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Potholing and Caving

By: Kate Simpson BA, MA - Updated: 25 Feb 2013 | comments*Discuss
Caving Potholing Caves Cavers Sports

Caving, also known as potholing, is viewed by many with apprehension. For some, it calls to mind grisly horror films and devastating news stories. If practised with care, however, it can prove a highly rewarding hobby combining the pleasures of physical exercise with an interest in natural history and the excitement of the unknown.

What Is Caving?

Caving is a rural sport which involves exploring cave systems. These are usually wild and non-commercial but there are a few exceptions. Cavers need to negotiate the space of the caves they are exploring and may need to deal with obstacles such as water. Many cavers have a keen interest in science and particularly enjoy visiting previously unexplored or ‘virgin’ caves, which may necessitate diving or digging. Those with no experience of caving should expect to do a great deal of climbing and crawling and should know that ropes are used to negotiate the more difficult areas of a cave system. Caving can be an extremely muddy sport. Indeed, this is one of the key attractions for those keen to experience the untamed, natural world first hand.

Caving Equipment

The correct equipment is perhaps the most important aspect of caving. Hard hats must be worn at all times. These hats are usually mounted with a strong light for visibility. Most cavers will carry two lights, one as their primary light source and another as a backup. The sort of clothing worn is dependent upon the environment of the cave at hand. For example, wet suits may be worn in especially wet areas and fleeces may be worn if the temperature is low. Knee pads and elbow pads protect cavers when crawling. Gloves, too, are often adopted to guard the wearer against friction or chilly conditions. Ropes are a must for navigating a cave system and ladders are sometimes used too. It is advisable to carry a first aid kit, along with emergency food and water supplies. Many cavers also carry containers for transporting excrement from the cave, especially on longer trips.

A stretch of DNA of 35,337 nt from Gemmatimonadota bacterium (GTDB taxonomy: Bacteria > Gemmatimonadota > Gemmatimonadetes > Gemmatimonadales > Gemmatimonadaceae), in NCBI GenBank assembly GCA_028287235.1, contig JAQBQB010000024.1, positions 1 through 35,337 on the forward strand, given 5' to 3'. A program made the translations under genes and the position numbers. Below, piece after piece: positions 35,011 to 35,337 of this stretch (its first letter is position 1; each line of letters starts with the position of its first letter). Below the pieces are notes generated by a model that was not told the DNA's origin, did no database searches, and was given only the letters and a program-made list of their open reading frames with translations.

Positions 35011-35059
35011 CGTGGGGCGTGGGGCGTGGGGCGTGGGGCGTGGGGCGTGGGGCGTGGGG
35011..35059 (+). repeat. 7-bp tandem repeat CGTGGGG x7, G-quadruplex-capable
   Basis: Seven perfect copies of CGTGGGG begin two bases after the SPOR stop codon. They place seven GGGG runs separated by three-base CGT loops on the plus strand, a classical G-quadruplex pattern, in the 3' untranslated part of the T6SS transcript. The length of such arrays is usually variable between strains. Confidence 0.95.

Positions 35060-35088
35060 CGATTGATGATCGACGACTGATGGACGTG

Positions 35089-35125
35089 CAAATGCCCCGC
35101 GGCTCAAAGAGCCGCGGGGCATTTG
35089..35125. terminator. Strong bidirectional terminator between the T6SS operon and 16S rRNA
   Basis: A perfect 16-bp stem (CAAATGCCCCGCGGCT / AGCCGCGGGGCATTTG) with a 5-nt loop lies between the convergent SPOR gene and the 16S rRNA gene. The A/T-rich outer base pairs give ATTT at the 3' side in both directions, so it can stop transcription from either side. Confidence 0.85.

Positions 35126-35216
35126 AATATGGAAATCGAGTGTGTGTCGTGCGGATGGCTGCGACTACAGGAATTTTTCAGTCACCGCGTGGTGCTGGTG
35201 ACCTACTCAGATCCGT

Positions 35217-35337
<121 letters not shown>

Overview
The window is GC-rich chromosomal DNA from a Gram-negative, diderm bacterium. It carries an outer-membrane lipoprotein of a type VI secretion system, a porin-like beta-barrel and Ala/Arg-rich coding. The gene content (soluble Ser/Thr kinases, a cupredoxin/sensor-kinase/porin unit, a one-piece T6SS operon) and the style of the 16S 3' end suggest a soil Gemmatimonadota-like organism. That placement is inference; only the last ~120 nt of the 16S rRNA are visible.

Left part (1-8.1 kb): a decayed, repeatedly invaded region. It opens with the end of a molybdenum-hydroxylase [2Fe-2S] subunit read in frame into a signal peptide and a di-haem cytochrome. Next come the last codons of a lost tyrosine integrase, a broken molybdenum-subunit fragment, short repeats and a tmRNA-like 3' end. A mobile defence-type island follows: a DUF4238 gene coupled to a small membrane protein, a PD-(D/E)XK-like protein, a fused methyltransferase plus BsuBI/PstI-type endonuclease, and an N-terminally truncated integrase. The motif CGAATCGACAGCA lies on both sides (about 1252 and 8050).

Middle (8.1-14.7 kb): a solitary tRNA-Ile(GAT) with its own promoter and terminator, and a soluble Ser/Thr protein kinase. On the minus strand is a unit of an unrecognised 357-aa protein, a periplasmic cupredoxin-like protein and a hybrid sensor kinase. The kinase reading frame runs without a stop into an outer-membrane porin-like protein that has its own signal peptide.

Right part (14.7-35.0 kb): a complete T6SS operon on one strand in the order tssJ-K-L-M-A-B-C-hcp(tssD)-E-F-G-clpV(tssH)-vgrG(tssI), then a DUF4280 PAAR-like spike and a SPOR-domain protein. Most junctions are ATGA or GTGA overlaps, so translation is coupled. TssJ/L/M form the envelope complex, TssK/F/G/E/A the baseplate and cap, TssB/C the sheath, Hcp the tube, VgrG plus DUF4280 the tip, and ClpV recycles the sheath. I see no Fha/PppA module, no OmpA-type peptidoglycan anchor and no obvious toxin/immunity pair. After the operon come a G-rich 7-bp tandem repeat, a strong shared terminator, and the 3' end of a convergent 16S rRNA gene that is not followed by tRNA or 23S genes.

Caving and Safety Issues

Potholing is a particularly athletic activity. Indeed, physical exhaustion is one of the main risks of caving and the sport should only be undertaking by fit individuals who are in good health. If you suffer from claustrophobia it's not the sport for you.

Cavers are also at risk from hypothermia and flooding. As such, appropriate clothing should be worn and cavers should be alert for any signs of water. It is also advisable to inform someone outside of the cave of the group’s intended return time, so that rescue services can be alerted if a problem arises. Cavers should stay vigilant and work hard to memorise the route out of the cave. Non-permanent markers such as tape can also be used to avoid getting lost.

Just as many are drawn to remote, unpopulated areas of the countryside, unvisited caves are approached with excitement. Those with a real passion for the countryside and rural sports are likely to enjoy exploring unknown areas of scientific and natural interest with likeminded individuals.

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